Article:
How Turning Customers Away Can Actually Increase Your Business

How is it possible to increase business by turning customers away? That sounds like a total contradiction!

Turning Customers Away Can Increase Business
Recently, I was on the hunt for a local store that carries paper bracelets. You know, the kind that they give out at water parks, fairs, etc. to show that a person paid?

I wasn’t sure which store to call first, but I decided to start by calling a local educational store that I thought might carry the bracelets. Here is how our conversation went:

Me:  “Hi, I need to buy some paper bracelets for an event that my company is sponsoring next week. Does your store carry paper bracelets?”

Store employee: “No, I’m sorry, we don’t. Have you tried the ABC Paper Store here in town? I’ll bet they carry something like what you’re looking for. Or you might try the XYZ Paper Store. They have a good selection of paper goods, too.”

When you think about it, that store clerk actually turned away my business and sent me to another store! And you know what? Her response could actually increase her business!

If the clerk had said, “No, we don’t carry that item”:
1. I would have hung up the phone and called another store.
2. I would have never given that first store another thought.

However, when the clerk suggested some other store options (other than hers):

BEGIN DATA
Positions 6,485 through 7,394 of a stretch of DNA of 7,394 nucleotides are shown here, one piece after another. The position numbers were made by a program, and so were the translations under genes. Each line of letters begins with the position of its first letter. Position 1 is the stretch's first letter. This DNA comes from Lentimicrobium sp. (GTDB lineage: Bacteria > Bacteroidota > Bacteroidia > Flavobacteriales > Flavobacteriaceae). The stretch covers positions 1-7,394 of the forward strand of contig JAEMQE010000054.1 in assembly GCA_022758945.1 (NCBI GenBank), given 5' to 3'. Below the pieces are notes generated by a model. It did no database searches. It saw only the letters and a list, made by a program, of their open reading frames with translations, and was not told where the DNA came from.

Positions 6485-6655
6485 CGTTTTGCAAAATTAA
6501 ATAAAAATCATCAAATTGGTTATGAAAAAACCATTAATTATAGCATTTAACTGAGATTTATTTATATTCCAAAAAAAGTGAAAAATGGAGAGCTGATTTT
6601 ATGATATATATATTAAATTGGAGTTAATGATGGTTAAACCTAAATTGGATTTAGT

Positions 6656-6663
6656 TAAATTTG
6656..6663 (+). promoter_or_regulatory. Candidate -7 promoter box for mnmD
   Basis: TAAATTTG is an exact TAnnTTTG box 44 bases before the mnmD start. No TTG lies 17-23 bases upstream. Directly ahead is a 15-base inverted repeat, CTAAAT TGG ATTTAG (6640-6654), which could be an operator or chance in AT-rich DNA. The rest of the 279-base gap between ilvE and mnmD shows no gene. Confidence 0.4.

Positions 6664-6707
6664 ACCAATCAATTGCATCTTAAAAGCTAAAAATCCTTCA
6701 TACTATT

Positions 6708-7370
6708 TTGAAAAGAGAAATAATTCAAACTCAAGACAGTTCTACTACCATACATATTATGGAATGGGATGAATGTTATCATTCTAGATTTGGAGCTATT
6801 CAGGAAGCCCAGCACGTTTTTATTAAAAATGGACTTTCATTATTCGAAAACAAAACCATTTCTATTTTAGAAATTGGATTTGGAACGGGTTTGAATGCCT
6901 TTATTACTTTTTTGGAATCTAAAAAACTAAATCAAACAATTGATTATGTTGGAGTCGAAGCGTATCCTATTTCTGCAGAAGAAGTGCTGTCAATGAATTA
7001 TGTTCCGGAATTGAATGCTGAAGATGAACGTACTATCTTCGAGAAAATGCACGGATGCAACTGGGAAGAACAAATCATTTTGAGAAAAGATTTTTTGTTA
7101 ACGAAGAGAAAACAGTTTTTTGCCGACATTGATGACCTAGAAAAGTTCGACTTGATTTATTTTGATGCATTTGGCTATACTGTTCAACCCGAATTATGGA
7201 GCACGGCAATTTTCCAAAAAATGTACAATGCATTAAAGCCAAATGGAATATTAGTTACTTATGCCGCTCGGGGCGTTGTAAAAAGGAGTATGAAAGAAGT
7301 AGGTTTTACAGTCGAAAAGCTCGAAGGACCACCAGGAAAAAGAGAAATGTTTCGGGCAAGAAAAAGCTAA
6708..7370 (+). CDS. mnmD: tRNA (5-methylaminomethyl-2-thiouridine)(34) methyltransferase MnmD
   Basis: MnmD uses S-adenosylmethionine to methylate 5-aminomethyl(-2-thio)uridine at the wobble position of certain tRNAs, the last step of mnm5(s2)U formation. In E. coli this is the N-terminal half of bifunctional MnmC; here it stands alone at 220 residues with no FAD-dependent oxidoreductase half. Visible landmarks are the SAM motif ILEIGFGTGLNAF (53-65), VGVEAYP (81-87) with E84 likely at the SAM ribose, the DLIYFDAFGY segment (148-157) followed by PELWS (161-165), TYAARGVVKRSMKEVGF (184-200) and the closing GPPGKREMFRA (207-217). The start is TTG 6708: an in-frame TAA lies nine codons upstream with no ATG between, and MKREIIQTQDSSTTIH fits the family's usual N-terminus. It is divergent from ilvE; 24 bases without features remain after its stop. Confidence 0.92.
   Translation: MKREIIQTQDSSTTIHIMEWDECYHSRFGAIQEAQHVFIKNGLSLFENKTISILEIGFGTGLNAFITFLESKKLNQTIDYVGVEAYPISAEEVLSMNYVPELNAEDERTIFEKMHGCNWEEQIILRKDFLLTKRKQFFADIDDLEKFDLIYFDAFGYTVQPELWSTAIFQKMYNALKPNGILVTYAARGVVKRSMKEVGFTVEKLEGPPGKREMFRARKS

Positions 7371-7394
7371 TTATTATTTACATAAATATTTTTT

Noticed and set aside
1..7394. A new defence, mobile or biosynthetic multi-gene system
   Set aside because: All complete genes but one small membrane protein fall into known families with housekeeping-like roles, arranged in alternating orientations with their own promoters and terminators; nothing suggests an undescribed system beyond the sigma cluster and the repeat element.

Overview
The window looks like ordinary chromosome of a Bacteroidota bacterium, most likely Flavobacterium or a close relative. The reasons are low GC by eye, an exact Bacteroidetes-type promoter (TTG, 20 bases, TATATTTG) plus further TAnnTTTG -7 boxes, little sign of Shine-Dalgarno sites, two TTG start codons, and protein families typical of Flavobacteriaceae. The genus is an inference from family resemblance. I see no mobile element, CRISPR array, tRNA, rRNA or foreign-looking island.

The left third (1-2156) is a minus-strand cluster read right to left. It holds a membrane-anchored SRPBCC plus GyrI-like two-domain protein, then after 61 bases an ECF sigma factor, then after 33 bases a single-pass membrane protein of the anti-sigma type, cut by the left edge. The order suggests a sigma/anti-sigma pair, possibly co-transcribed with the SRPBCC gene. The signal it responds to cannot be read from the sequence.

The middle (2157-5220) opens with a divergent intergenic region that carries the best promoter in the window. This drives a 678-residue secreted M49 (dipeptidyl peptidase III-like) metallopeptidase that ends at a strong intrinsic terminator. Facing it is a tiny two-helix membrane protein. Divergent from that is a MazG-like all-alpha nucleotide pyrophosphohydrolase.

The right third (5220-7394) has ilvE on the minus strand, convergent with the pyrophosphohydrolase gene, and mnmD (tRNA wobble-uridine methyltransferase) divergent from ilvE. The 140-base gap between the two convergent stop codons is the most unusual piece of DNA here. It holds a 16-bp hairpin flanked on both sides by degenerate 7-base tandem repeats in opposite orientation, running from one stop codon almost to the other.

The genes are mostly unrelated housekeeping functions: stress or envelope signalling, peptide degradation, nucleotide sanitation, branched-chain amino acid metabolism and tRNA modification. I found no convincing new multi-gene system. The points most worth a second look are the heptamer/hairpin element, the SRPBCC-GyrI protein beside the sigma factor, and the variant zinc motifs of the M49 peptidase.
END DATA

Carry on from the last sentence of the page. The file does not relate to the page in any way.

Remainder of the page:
1. I hung up the phone and called the store she suggested.
2. I made a mental note about that first shop and the clerk’s helpful suggestions.
3. I will probably shop at her store in the future, simply because of that positive customer service experience.

How does this concept apply to your small business?  Here are some suggestions:

Offer an alternative to the requested item.

If a customer requests a particular item that you don’t carry (or requests a custom item that you simply can’t create), suggest another item from your shop that might be a possible alternative. If the customer won’t be satisfied with anything other than that particular item, however, take some time to do a bit of research and suggest another store that might carry the item. The customer will remember you for your efforts.

Be memorable.

Kindness costs you nothing. Take the time to respond to the customer, thanking him/her for contacting you. Apologize that you don’t carry that particular item and offer an alternative. Helpfulness goes a long way.

Consider expanding your product line to include it.

If enough people inquire about a type of product that you don’t carry, you might be wise to add it to your product line (if it is feasible).

Good luck in your efforts!


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